Even though I don’t live in the UK, I was able to find a way to see the new BBC documentary, “Meet the Climate Sceptics,” that aired a couple days ago and focuses largely on Christopher Monckton. (A friend taped it, so I can’t post it–but I’ll post a link if it shows up on YouTube.) As I mentioned in an earlier post, Monckton unsuccessfully sued the BBC to keep them from airing the show unless they let him insert a 3-minute reply. After watching it, all I can say is that Monckton’s case was absolutely absurd. Not only did he already have a short reply inserted, but the producer was very good about letting Monckton say a great deal in his own words throughout the movie. In fact, I got the feeling the filmmaker, Rupert Murray, was intentionally being soft on Monckton. The film’s treatment of Monckton was about as sympathetic as possible, given that Murray ended up disagreeing with Monckton’s position. I found myself liking the Viscount more after watching–and that’s saying something, since he has repeatedly threatened legal action against me. The show did include some footage of His Lordship talking about his Miracle Cure For Almost All Diseases, but it didn’t include any investigation about whether this claim is even remotely plausible. (It sort of speaks for itself, doesn’t it?) There wasn’t a single mention of how Monckton has falsely claimed to be a member of Parliament. Now, there’s something Murray definitely would have mentioned if he were trying very hard to make His Lordship look like he’s off his nut.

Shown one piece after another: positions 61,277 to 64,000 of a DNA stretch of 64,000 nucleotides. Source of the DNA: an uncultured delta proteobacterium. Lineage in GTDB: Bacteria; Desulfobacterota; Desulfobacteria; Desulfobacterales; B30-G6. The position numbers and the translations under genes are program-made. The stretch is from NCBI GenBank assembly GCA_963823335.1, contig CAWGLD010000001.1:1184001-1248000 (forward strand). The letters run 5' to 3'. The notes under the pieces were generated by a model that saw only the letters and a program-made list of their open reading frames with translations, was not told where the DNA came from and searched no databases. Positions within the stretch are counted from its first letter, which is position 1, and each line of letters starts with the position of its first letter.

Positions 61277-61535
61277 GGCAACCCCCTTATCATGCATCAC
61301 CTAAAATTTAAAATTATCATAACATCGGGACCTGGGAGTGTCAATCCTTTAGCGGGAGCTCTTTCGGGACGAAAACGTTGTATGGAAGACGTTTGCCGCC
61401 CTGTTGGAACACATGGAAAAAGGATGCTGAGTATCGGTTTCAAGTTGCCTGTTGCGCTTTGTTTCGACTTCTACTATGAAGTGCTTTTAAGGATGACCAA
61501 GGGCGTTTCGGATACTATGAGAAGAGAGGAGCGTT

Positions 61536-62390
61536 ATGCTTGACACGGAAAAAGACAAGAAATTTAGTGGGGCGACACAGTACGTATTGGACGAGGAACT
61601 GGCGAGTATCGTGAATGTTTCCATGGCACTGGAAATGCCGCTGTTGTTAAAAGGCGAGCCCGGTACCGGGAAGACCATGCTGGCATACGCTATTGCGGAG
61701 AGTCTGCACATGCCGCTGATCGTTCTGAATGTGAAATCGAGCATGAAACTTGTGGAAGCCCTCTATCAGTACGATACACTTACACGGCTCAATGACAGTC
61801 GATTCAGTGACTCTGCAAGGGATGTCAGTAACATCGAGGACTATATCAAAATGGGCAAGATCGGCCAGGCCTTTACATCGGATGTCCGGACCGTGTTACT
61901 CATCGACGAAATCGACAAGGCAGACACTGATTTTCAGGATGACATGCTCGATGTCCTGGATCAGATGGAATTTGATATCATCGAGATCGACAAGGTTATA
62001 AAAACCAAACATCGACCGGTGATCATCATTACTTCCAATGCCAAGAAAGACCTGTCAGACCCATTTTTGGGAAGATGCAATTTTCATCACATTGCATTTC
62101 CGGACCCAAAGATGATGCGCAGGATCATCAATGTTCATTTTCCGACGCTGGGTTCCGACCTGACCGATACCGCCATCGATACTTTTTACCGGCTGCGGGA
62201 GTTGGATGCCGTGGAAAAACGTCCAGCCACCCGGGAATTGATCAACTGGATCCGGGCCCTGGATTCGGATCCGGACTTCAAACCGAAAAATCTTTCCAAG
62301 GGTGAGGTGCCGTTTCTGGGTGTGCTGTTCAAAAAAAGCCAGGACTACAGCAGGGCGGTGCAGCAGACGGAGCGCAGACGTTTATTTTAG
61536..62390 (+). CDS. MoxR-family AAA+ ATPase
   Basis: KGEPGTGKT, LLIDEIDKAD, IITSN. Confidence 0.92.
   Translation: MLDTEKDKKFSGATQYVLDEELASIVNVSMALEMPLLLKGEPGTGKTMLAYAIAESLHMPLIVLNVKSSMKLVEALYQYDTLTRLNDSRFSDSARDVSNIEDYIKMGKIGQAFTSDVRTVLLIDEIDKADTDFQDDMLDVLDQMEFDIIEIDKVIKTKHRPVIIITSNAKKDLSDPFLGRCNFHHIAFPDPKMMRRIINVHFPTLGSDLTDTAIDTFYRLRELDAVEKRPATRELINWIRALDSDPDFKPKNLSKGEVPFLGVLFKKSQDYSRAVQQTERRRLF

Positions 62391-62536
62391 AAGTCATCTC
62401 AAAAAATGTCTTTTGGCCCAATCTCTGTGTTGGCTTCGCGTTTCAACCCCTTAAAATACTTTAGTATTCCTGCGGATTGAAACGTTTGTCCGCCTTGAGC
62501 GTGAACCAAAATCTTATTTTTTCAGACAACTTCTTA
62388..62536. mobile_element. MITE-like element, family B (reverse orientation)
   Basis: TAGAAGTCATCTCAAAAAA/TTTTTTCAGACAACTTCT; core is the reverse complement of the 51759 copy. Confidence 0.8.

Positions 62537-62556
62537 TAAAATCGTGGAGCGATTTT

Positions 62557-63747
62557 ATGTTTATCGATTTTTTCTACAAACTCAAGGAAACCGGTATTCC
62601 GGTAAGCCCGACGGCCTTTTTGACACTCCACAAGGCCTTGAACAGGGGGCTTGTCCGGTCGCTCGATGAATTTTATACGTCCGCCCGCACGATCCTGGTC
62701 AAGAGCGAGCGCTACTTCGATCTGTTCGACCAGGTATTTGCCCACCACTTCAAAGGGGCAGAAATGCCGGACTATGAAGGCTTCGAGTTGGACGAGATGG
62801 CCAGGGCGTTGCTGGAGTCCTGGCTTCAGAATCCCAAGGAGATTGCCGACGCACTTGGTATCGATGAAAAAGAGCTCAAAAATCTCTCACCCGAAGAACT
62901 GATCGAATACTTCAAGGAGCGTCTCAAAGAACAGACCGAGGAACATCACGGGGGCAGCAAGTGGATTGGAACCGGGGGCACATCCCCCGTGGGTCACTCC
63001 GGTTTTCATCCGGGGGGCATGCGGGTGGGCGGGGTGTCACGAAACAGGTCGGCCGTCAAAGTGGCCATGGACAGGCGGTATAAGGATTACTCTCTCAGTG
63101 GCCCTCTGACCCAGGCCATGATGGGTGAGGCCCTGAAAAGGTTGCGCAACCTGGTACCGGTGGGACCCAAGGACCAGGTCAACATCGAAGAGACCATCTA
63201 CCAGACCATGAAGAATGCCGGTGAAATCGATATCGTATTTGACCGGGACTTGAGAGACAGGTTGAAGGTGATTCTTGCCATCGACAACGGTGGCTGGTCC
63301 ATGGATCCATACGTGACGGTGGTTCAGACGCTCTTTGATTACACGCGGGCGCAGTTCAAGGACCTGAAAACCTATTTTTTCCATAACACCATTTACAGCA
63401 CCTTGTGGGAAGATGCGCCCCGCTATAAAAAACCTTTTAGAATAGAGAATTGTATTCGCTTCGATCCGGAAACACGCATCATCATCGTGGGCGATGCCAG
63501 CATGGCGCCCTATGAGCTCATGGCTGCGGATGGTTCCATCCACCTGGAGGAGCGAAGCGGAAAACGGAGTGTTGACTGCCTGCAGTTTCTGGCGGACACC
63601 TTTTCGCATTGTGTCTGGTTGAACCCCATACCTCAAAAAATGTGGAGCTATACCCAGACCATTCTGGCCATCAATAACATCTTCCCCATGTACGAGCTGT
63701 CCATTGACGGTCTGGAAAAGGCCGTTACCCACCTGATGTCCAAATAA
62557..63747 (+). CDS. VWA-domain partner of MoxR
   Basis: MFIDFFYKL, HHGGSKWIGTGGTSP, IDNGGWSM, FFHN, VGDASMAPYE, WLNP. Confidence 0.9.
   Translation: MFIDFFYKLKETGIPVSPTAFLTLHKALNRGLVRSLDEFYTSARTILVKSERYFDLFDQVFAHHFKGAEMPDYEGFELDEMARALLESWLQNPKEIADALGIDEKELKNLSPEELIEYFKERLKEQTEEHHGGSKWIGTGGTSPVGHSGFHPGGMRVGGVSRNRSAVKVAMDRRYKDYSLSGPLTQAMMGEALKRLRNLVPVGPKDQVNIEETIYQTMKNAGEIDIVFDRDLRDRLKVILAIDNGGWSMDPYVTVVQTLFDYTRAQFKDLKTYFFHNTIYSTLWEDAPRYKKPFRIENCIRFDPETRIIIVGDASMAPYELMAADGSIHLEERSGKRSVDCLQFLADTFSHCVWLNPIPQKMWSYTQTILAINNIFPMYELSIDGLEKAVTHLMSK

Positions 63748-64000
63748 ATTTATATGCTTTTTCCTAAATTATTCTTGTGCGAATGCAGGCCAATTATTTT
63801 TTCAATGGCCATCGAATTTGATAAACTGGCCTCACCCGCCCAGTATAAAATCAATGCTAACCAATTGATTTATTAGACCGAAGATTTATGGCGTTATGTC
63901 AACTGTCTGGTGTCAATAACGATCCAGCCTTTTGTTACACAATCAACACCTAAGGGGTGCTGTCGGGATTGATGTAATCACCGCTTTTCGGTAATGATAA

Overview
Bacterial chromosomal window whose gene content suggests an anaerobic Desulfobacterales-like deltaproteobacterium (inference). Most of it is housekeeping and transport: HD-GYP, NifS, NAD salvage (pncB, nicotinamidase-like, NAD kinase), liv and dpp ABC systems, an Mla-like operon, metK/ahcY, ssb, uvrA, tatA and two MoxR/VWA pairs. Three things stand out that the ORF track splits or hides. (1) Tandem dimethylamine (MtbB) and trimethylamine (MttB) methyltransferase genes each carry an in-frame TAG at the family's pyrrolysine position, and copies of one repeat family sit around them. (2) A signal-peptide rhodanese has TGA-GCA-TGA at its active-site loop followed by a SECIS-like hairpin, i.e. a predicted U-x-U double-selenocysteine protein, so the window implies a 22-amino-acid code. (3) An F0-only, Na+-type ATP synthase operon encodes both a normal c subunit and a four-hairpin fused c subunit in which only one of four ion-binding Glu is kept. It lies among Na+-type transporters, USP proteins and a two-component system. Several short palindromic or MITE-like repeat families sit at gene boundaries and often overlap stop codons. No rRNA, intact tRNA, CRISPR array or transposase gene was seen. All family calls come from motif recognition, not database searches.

And yet, Monckton still came off looking quite eccentric. At one point in the film, John Abraham is shown reciting a long laundry list of obvious scientific errors Monckton has perpetuated, and Murray ended up confronting His Lordship with John’s criticisms, as well as those in the response to Monckton’s latest congressional testimony by 20 climate experts that John organized (along with Ray Weymann, Mike Mann, Winslow Briggs, and me.) The look on Monckton’s face when confronted with the response was absolutely priceless, and when he talked about John Abraham, he waxed positively creepy.
We will be making him put his denial to the court. We’ll be examining all his financial records. We will be–and there are already people watching him to see where he goes, in case he’s taking any interesting holidays–in case he’s got money stashed. Um, but this is not an honest man. [Note: He sounds like he's about to cry at this point.]
Watch for people digging in your trash, John! I know Monckton has been threatening to sue for months on end, and the lawsuit never seems to materialize, but he’s out there–watching, waiting for you to make a mistake. One day, he may dig out all the damning details to show why the shadowy oligarchs of the New World Order hired a mechanical engineer (rather than a climate specialist) to make a Powerpoint presentation (rather than a slick movie) about how Monckton repeatedly made false or misleading statements in one of his speeches, and how the scientists Monckton cites almost uniformly don’t agree with Monckton’s interpretations of their work!!! BEWARE!!!
I highly recommend the film. As I said, it made even me feel a little more kindly toward Monckton, or at least a little sorry for him. No matter how sympathetic a film maker is trying to be, or how erudite Monckton tries to seem, his wonderful pottiness can’t help but peek out the seams here and there.
[UPDATE: Andrea Sella does a bang-up job of reviewing "Meet the Climate Sceptics" here.]